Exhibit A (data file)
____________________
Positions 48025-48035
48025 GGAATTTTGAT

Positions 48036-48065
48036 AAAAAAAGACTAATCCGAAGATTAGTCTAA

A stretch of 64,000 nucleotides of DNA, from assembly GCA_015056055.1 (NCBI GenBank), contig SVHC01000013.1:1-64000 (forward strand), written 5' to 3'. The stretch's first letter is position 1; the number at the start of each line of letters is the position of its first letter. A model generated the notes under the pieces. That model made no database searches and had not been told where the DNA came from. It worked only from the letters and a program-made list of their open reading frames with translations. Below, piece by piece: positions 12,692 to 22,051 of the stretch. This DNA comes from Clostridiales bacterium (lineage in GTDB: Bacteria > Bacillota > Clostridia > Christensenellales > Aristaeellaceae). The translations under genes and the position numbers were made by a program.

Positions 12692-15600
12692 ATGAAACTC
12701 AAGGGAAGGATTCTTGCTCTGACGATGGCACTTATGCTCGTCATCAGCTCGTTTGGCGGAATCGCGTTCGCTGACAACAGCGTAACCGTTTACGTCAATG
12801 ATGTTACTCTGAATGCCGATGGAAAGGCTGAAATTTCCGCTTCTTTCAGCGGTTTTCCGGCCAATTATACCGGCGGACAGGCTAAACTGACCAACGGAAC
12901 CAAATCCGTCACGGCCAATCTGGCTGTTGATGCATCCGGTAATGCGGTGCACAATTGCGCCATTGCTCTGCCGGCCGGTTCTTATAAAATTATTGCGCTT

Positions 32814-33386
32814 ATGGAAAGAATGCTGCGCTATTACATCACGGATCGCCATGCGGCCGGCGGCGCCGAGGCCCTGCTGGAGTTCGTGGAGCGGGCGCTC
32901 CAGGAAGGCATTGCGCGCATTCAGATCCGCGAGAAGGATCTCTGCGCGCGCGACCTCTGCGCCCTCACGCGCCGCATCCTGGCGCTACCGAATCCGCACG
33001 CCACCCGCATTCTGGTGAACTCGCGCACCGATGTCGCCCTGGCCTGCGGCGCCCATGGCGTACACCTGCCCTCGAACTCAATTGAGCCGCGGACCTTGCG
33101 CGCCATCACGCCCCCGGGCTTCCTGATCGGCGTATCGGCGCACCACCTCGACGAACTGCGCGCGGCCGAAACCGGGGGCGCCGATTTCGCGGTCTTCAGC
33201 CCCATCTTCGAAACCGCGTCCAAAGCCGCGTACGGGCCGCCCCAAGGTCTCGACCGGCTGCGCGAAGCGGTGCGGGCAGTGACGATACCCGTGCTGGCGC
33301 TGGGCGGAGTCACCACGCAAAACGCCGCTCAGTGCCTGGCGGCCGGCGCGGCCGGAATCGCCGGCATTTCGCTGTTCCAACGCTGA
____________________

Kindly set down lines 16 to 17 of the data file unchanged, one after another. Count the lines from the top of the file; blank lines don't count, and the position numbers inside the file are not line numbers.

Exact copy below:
33201 CCCATCTTCGAAACCGCGTCCAAAGCCGCGTACGGGCCGCCCCAAGGTCTCGACCGGCTGCGCGAAGCGGTGCGGGCAGTGACGATACCCGTGCTGGCGC
33301 TGGGCGGAGTCACCACGCAAAACGCCGCTCAGTGCCTGGCGGCCGGCGCGGCCGGAATCGCCGGCATTTCGCTGTTCCAACGCTGA